Research Update

Research Update Issue 28

April 2019  
Welcome to our monthly research update
Research Update is a resource available exclusively to IACLE and BCLA members to support your teaching and practice. Each month we send you a summary of some of the interesting findings appearing in peer-reviewed journals that month. Our aim is to help you keep up to date with the latest contact lens and anterior eye research, and to locate articles when you want to know more about a particular topic.
More information on Research Update and how to use it in your contact lens teaching here. Access archived issues via Member Login under Research.
Special Issue – April 2019
International Myopia Institute (IMI) White Papers

Myopia is projected to affect half of the world’s population by 2050 and it is feared that myopia could become the most common cause of irreversible blindness worldwide. The Editors of this special edition of Investigative Ophthalmology & Visual Science believe that myopia is a 21st century public health issue.

As a first major step, The International Myopia Institute has published a series of white papers in IOVS on defining and classifying myopia, potential interventions, clinical trials and instrumentation, industry guidelines and ethical considerations, clinical management guidelines, experimental models of emmetropization and myopia, and the genetics of myopia.

These articles, summarizing current knowledge in the field and showing trends for future developments, may form a basis for further research, bridging gaps, and connecting people who so far had not intensively exchanged information and ideas.

Here are some excerpts from the issue.

The IACLE Education Team
Journal reviewed in this issue  
  Investigative Ophthalmology & Visual Science 60:3 (and download PDFs)
Defining and classifying myopia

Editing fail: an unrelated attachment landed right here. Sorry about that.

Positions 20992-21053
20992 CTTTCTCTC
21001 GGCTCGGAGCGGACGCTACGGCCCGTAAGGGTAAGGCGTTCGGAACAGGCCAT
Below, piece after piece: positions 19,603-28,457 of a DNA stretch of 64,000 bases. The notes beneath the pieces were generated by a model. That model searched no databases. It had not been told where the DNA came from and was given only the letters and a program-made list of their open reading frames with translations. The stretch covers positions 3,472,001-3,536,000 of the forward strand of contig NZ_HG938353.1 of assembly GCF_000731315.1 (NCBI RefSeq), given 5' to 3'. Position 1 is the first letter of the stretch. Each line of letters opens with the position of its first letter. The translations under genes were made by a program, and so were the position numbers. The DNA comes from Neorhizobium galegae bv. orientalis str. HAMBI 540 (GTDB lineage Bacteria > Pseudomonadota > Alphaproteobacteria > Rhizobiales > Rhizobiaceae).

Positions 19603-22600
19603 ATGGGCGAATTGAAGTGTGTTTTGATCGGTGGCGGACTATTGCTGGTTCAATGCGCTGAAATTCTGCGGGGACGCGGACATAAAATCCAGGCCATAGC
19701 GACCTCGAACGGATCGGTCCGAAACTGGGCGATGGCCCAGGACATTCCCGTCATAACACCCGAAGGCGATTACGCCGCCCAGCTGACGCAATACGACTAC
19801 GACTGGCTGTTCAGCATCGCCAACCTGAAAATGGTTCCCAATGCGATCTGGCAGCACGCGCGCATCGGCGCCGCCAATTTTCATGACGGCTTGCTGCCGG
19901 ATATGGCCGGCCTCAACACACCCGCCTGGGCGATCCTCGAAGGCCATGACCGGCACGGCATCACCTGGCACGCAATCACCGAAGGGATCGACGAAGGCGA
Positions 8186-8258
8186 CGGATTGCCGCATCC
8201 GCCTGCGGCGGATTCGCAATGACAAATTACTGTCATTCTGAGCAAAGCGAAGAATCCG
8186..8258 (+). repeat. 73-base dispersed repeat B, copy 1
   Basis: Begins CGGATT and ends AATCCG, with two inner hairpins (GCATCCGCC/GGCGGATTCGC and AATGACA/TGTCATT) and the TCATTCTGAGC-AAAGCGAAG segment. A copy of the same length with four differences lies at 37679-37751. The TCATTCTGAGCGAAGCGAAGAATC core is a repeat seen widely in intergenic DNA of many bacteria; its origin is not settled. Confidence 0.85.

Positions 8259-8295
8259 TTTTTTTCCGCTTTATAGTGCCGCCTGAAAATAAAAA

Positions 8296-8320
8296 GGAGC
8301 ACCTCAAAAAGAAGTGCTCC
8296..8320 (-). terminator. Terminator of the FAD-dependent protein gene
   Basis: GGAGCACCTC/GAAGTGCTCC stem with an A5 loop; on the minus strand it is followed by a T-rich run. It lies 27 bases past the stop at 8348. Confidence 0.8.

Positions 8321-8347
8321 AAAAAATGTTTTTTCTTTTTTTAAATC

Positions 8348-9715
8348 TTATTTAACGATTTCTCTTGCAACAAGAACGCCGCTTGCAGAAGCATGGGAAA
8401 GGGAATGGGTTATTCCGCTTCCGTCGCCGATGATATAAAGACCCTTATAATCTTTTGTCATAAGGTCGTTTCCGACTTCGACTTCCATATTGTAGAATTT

Flitcroft et al conducted a critical review of current terminology and choice of myopia thresholds to provide standardized terminology, definitions and thresholds of myopia, and its main ocular complications. The current consensus threshold for myopia is a spherical equivalent refractive error <0.50D and the corresponding threshold value for high myopia is <6.00D. ‘Pathologic myopia’ is proposed as the term for the adverse, structural complications of myopia, for which the authors also propose a clinical classification.

Invest Ophthalmol Vis Sci 2019;60:3 M20-M30. Click here for full text
Experimental models of emmetropization and myopia
Troilo et al cover the major findings that studies using animal models have contributed, including: the eye’s ability to detect retinal defocus and undergo compensatory growth, local retinal control of eye growth, regulatory changes in choroidal thickness, and identification of components in the biochemistry of eye growth leading to the characterization of signal cascades regulating eye growth and refractive state. These findings have shifted thinking about the control of eye growth and the development of refractive state.

Invest Ophthalmol Vis Sci. 2019;60:3 M31-M88. Click here for full text
Myopia genetics report